A particle moves along a straight line in the positive direction of the $$x-$$axis with velocity given by the equation $$v = 2\sqrt{x}\,\left({\large{\frac{\text{m}}{\text{s}}}\normalsize}\right).$$ Assuming that $$x\left( {t = 0} \right) = 0,$$ find the time $$t$$ the particle takes to cover the first $$100\,\text{m}$$ of the path.

Solution.

The equation of motion of the particle has the form

$v = \frac{{dx}}{{dt}} = 2\sqrt x .$

We have a simple differential equation that describes the particle’s position as a function of time. Separating the variables and integrating both sides yields:

${\frac{{dx}}{{\sqrt x }} = 2dt,}\;\; \Rightarrow {\int {\frac{{dx}}{{\sqrt x }}} = 2\int {dt} ,}\;\; \Rightarrow {2\sqrt x = 2t + C,}\;\; \Rightarrow {\sqrt x = t + C.}$

It follows from the initial condition $$x\left( {t = 0} \right) = 0$$ that the $$C = 0.$$ Hence, the particle moves according to the law:

$x = {t^2}.$

It is easy to see that $$t = 10\,\text{s}$$ when $$x = 100\,\text{m}.$$

### Example 3.

Starting at time $$t = 0,$$ an object moves along a straight line with the velocity $$v\left( t \right) = 6 – 2t.$$ Calculate the displacement and distance traveled by the object at time $$t = 5\,\text{s}.$$

Solution.

Let’s first compute the displacement $$\Delta x$$ of the object when $$t = 5\,\text{s}.$$ Integrating the velocity expression, we obtain

${\Delta x = \int\limits_{{t_1}}^{{t_2}} {v\left( t \right)dt} }={ \int\limits_0^5 {\left( {6 – 2t} \right)dt} }={ \left. {\left( {6t – {t^2}} \right)} \right|_0^5 }={ 5\,\text{m}.}$

Notice that the velocity changes sign at $${t_1} = 3.$$ Therefore, to calculate the distance $$d$$ traveled by the object we split the initial interval $$\left[ {0,5} \right]$$ into two subintervals $$\left[ {0,3} \right]$$ and $$\left[ {3,5} \right].$$ This yields

${d = \int\limits_{{t_1}}^{{t_2}} {\left| {v\left( t \right)} \right|dt} }={ \int\limits_0^5 {\left| {6 – 2t} \right|dt} }={ \int\limits_0^3 {\left| {6 – 2t} \right|dt} + \int\limits_3^5 {\left| {6 – 2t} \right|dt} }={ \int\limits_0^3 {\left( {6 – 2t} \right)dt} – \int\limits_3^5 {\left( {6 – 2t} \right)dt} }={ \left. {\left( {6t – {t^2}} \right)} \right|_0^3 – \left. {\left( {6t – {t^2}} \right)} \right|_3^5 }={ \left[ {\left( {18 – 9} \right) – 0} \right] }-{ \left[ {\left( {30 – 25} \right) – \left( {18 – 9} \right)} \right] }={ 9 + 4 }={ 13\,\text{m}.}$

### Example 4.

A particle starts from rest with an acceleration $$a\left( t \right)$$ which varies according to the equation $$a\left( t \right) = \cos \large{\frac{{\pi t}}{6}}\normalsize\,\left( {\large{\frac{\text{m}}{{{\text{s}^2}}}}\normalsize} \right).$$ Find the distance traveled by the particle for the $$3\text{rd}$$ second.

Solution.

Given that the initial velocity is zero: $${v_0} = 0,$$ we determine the velocity equation:

${v\left( t \right) = \int {a\left( t \right)dt} = \int {\cos \frac{{\pi t}}{6}dt} }={ \frac{6}{\pi }\sin \frac{{\pi t}}{6}.}$

The distance traveled in the $$3\text{rd}$$ second is

${d = \int\limits_2^3 {v\left( t \right)dt} }={ \int\limits_2^3 {\frac{6}{\pi }\sin \frac{{\pi t}}{6}dt} }={ \frac{{{6^2}}}{{{\pi ^2}}}\left. {\left( { – \cos \frac{{\pi t}}{6}} \right)} \right|_2^3 }={ \frac{{36}}{{{\pi ^2}}}\left( { – \cos \frac{\pi }{2} + \cos \frac{\pi }{3}} \right) }={ \frac{{36}}{{{\pi ^2}}}\left( {0 + \frac{1}{2}} \right) }={ \frac{{18}}{{{\pi ^2}}} \approx 1.82\,\text{m}}$

### Example 5.

An object moves along a straight line with acceleration given by $a\left( t \right) = 1 + \cos \left( {\pi t} \right).$ Assuming that the initial velocity at $$t = 0$$ is zero, find the total distance traveled over the first second.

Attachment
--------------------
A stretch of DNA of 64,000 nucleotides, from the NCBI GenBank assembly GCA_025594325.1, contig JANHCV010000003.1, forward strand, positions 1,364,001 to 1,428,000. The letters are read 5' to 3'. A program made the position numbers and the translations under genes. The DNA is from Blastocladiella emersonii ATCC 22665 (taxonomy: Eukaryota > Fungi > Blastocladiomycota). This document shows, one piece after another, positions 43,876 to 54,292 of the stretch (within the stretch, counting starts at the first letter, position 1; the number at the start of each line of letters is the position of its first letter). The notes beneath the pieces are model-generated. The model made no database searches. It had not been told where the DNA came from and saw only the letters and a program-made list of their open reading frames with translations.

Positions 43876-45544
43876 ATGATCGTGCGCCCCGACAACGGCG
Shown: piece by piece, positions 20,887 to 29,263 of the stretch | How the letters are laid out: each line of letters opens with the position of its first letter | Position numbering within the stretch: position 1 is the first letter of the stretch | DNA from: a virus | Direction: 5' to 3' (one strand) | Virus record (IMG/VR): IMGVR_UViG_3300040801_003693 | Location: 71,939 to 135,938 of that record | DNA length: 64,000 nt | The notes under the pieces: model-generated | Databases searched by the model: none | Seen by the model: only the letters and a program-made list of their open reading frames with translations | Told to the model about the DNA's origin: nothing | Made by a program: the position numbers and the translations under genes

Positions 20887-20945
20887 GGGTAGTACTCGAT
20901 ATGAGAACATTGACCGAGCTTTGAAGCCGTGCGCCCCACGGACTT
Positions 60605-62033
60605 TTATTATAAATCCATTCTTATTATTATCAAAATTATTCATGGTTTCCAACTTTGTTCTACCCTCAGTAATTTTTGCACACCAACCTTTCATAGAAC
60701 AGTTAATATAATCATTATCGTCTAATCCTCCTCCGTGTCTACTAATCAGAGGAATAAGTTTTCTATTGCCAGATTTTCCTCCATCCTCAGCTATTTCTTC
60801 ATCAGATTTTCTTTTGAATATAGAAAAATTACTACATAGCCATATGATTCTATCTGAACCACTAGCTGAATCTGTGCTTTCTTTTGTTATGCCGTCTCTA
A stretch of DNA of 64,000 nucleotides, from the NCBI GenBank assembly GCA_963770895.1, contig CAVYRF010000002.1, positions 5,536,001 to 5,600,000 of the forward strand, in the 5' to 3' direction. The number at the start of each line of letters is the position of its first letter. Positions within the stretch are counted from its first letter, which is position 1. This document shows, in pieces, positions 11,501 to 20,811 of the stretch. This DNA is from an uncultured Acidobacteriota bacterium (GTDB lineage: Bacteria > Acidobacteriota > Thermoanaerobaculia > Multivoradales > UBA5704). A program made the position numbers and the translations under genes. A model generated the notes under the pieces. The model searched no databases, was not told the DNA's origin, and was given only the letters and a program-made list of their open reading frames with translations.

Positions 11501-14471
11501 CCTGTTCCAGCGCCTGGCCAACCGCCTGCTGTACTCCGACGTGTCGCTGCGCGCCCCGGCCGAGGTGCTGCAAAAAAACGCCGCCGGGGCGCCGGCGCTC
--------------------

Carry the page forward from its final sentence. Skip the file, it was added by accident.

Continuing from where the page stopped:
Solution.

First we compute the velocity of the object at time $$t.$$ We use the formula

$v\left( t \right) = {v_0} + \int\limits_0^t {a\left( u \right)du} ,$

where $$u$$ is a variable of integration. Hence,

${v\left( t \right) = {v_0} + \int\limits_0^t {1 + \cos \left( {\pi u} \right)du} }={ {v_0} + \left. {\left[ {u + \frac{{\sin \left( {\pi u} \right)}}{\pi }} \right]} \right|_{u = 0}^{u = t} }={ 0 + \left( {t + \frac{{\sin \left( {\pi t} \right)}}{\pi }} \right) }-{ \left( {0 + \frac{{\sin 0}}{\pi }} \right) }={ t + \frac{{\sin \left( {\pi t} \right)}}{\pi }.}$

Notice that the velocity $$v\left( t \right)$$ is always positive for $$t \gt 0.$$ Therefore, the total distance $$d$$ traveled by the object for $$1$$ sec is given by

${d = \int\limits_0^1 {\left| {v\left( u \right)} \right|du} }={ \int\limits_0^1 {v\left( u \right)du} }={ \int\limits_0^1 {\left( {u + \frac{{\sin \left( {\pi u} \right)}}{\pi }} \right)du} }={ \left. {\left[ {\frac{{{u^2}}}{2} – \frac{{\cos \left( {\pi u} \right)}}{{{\pi ^2}}}} \right]} \right|_0^1 }={ \left( {\frac{1}{2} – \frac{{\cos \pi }}{{{\pi ^2}}}} \right) – \left( {0 – \frac{{\cos 0}}{{{\pi ^2}}}} \right) }={ \frac{1}{2} + \frac{2}{{{\pi ^2}}} }\approx{ 0.70\,\left( \text{m} \right).}$

The distance $$d$$ is measured in meters, if the acceleration $$a$$ is measured in meters per second squared.

### Example 6.

A particle starts moving from rest with a constant acceleration. For the $$1\text{st}$$ second it covers $${d_1}$$ meters. What distance $${d_2}$$ does the particle cover for the $$2\text{nd}$$ second?

Solution.

Let the acceleration of the particle be equal to $$a\,\left( {\large{\frac{\text{m}}{{{\text{s}^2}}}}\normalsize} \right)$$. For motion from rest at constant acceleration, the velocity is given by the formula

$v\left( t \right) = at.$

The distance $${d_1}$$ traveled by the particle for the $$1\text{st}$$ second is written in the form

${{d_1} = \int\limits_0^1 {v\left( t \right)dt} }={ \int\limits_0^1 {atdt} }={ \left. {\frac{{a{t^2}}}{2}} \right|_0^1 }={ \frac{a}{2}.}$

Similarly, we can write down the distance $${d_2}$$ covered in the $$2\text{nd}$$ second:

${{d_2} = \int\limits_1^2 {v\left( t \right)dt} }={ \int\limits_1^2 {atdt} }={ \left. {\frac{{a{t^2}}}{2}} \right|_1^2 }={ 4a – \frac{a}{2} }={ \frac{{7a}}{2}.}$

Comparing both expressions, we find that

${d_2} = 7{d_1},$